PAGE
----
|12/15/21||Ted Kinney||4||Finding Answers to Personal A land motor vehicle, trailer, or semi-trailer designed for use on public roads, but does not include “mobile equipment.” More Questions||The Personal Auto Policy is one of the fundamental policies in a client’s personal insurance portfolio. It is an insurance contract with conditions, exclusions, and insuring agreements that can be confusing to the client. They get many coverage questions from clients, but often don’t know where to find the answers. In this session, agents will take an in-depth look at the current ISO Personal Auto Policy and endorsements and develop a template for analyzing coverage. They will examine each part of the policy – insuring agreement, definitions, exclusions, limit of liability out of state coverage, financial responsibility, other insurance, arbitration, payment of loss, no benefit to bailee, other sources of recovery, etc.|
|12/17/21||Craig Stanovich||4||Uncertainty that may be either positive or negative arising from a given set of circumstances. Common definitions also include: 1) chance or probability of loss, 2) uncertainty concerning loss, 3) possibility of a variation of outcomes from a given set of circumstances, and 4) difference between expected losses and actual losses. More Implications for Commercial Real Estate Leases||Agents will learn to identify and explain the major risks found in commercial real estate leases, either created by terms of the lease or found in common law. They will examine select portions of a typical, but hypothetical, commercial real estate lease. They will also review in detail the property, time element, and liability risks that may be created by the lease, as viewed from the perspective of the landlord and the tenant. Agents will identify the risk transfer and insurance solutions that should be considered for clients who are commercial landlords and/or tenants. They will review sample policies and forms and understand the benefits and limitations to each insurance solution.|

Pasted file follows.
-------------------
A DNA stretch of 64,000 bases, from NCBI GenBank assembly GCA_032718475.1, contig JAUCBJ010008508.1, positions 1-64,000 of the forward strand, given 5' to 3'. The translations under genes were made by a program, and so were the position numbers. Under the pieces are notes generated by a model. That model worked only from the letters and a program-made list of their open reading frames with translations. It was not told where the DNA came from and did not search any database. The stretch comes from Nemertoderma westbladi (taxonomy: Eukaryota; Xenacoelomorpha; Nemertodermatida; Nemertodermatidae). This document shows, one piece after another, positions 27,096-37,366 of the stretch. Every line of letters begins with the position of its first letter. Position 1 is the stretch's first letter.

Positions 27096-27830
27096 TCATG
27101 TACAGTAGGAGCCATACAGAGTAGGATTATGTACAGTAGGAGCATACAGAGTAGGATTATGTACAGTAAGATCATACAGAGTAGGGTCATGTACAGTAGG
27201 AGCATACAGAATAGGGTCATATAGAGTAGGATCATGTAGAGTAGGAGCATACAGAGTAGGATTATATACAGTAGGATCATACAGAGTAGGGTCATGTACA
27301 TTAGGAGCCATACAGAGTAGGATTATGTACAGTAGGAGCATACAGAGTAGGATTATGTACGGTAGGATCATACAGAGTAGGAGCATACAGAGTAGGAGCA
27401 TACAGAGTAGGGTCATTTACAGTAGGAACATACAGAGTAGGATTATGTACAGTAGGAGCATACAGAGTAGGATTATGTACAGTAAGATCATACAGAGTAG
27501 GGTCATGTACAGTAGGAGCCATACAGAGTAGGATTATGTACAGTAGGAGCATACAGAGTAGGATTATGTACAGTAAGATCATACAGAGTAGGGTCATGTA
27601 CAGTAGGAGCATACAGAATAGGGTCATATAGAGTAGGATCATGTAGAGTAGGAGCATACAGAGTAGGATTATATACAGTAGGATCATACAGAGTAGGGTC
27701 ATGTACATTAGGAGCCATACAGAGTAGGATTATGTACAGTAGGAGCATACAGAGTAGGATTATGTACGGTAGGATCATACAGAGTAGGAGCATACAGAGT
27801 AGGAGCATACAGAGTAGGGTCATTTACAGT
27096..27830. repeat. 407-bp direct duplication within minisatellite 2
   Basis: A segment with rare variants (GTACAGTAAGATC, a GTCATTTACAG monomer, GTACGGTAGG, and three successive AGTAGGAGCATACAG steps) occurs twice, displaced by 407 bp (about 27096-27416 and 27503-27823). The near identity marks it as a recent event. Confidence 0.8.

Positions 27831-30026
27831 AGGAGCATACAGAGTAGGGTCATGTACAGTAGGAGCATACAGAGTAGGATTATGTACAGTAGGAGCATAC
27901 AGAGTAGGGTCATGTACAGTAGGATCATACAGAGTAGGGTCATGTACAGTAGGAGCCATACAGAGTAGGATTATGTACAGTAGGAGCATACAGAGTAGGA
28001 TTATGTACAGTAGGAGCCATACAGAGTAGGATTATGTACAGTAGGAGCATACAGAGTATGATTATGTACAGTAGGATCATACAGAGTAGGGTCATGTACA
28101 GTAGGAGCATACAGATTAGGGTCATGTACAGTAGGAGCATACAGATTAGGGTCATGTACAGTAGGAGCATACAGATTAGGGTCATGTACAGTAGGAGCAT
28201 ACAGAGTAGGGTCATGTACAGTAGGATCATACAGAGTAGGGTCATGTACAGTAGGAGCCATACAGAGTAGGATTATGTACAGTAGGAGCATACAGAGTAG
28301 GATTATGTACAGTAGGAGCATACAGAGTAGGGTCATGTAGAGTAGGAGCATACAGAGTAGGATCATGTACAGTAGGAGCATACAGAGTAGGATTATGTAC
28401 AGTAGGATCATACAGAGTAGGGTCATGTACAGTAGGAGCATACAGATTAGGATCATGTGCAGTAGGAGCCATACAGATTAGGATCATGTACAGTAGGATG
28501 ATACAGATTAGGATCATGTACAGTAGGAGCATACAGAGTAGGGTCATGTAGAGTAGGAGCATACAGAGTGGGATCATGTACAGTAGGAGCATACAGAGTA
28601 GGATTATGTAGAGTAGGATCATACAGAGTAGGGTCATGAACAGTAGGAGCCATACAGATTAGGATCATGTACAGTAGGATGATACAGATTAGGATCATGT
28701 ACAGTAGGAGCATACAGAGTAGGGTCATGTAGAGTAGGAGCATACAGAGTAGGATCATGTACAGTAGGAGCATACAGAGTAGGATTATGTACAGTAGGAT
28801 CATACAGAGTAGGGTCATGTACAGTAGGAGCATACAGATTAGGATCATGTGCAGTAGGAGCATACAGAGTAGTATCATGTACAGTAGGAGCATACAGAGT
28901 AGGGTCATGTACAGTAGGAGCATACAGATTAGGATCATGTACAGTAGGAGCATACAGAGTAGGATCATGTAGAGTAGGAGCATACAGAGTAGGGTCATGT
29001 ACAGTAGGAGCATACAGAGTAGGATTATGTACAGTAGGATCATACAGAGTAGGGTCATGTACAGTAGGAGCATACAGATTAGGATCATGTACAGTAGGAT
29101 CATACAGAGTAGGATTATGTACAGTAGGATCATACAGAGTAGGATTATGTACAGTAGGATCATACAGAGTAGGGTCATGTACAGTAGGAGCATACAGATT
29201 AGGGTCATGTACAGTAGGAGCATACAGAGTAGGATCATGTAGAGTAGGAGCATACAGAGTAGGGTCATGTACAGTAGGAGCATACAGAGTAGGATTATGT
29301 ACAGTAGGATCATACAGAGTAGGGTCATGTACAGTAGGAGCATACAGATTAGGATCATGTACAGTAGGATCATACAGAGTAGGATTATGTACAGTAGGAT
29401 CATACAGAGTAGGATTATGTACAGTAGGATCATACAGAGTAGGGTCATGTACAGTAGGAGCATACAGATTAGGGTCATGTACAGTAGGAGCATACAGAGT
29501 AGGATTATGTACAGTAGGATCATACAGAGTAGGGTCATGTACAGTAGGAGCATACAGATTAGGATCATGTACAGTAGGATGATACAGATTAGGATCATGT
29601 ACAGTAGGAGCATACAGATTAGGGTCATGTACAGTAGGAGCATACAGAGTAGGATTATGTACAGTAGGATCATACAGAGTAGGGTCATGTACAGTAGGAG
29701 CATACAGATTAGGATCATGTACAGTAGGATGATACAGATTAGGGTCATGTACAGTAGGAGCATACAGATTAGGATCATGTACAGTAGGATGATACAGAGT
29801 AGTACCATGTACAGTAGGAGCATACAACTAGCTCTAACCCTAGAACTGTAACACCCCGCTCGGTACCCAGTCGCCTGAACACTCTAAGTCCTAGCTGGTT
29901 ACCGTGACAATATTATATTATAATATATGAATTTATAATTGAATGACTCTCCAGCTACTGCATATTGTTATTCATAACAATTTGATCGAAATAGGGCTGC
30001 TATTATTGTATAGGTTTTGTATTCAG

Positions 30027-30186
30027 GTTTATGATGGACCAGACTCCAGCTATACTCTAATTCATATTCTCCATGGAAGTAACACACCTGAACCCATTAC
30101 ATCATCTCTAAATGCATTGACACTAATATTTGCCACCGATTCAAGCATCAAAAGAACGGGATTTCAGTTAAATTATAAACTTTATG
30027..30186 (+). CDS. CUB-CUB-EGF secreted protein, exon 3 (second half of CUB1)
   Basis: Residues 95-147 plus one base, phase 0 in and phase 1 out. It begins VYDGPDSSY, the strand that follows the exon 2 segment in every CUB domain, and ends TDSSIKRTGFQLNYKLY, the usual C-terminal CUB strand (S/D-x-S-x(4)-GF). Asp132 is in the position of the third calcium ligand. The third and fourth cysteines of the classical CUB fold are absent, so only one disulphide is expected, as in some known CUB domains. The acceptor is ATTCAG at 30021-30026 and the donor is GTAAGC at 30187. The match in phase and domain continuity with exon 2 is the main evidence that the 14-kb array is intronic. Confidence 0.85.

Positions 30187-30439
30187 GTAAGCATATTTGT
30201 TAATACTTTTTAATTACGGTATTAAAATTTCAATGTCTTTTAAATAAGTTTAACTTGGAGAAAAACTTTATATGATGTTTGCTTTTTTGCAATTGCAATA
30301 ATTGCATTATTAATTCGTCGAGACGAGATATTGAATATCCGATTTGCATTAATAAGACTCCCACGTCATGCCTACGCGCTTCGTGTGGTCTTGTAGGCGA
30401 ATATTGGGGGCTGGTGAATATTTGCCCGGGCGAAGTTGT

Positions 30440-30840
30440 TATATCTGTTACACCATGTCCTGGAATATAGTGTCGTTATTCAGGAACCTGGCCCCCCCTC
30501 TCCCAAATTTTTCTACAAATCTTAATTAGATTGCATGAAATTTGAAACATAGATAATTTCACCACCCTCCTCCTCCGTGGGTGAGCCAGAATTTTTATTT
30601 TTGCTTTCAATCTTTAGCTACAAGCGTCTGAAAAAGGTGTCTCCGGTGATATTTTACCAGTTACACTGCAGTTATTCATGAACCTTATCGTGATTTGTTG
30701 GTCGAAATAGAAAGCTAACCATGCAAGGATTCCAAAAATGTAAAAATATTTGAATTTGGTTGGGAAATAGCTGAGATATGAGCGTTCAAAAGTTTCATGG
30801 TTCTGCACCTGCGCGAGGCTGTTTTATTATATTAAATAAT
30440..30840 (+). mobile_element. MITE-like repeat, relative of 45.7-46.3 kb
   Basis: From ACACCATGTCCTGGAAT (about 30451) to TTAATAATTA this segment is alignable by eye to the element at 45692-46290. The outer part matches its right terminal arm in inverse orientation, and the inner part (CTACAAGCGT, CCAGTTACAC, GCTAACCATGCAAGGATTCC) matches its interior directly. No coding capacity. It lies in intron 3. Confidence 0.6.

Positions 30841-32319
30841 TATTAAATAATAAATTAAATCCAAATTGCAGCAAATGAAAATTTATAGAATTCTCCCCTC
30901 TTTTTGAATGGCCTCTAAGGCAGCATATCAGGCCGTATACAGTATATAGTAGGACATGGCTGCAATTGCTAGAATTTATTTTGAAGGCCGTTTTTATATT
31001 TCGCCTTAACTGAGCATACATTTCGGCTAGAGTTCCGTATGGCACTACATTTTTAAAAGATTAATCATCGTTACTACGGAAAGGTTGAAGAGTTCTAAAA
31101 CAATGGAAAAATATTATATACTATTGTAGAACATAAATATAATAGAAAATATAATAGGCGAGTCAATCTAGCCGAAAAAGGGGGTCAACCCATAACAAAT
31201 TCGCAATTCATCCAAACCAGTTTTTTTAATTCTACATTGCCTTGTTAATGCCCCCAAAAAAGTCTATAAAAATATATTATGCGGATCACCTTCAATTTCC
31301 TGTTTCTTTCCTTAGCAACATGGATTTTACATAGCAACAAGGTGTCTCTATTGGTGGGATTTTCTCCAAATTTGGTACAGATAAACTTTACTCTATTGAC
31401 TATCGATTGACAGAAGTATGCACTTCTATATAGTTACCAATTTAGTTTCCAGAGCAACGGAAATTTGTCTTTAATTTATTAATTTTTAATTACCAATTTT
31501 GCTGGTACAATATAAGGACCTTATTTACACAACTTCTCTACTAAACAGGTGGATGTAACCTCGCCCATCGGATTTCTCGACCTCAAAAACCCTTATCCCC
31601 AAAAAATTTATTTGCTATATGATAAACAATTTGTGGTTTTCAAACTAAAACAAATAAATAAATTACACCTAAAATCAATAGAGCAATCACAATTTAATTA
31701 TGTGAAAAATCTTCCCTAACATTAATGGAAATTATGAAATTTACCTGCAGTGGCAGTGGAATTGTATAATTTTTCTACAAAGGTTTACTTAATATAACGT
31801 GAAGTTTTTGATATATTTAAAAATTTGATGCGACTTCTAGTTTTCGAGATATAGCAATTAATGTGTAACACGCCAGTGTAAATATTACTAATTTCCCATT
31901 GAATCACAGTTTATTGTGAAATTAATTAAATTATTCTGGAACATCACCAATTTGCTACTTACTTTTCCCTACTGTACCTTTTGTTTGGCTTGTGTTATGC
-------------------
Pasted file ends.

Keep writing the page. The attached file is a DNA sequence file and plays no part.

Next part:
|12/20/21||David Hershey||4||Managing the Nuts & Bolts of a Diverse Process of managing uncertainty of exposures that affect an organization’s assets and financial statements using five steps: identification, analysis, control, financing and administration. More Program||In this session, agents will examine how to structure an insurance and risk management program for a large, complex, organization. They will learn ways to transfer risk with self-insurance, insurance, large/low deductible, self-insured retention, contractual risk transfer, and more. They will discuss ways to provide coverage for workers compensation, auto liability, general liability, marine liability, pollution liability, property, cargo, and international exposures.|
|12/21/21||Chris Christian||4||Peeking Behind the Curtain – What Makes Professional Legal responsibility or fault. More Tick||This is an intermediate course of instruction regarding traditional and non-traditional professionals, their exposures, and coverages. Agents will advance their knowledge regarding the purpose and structure of professional liability coverage and policies, as well as, gain an increased technical understanding of exposures and coverages pertinent to both traditional professionals and non-traditional classes of business.|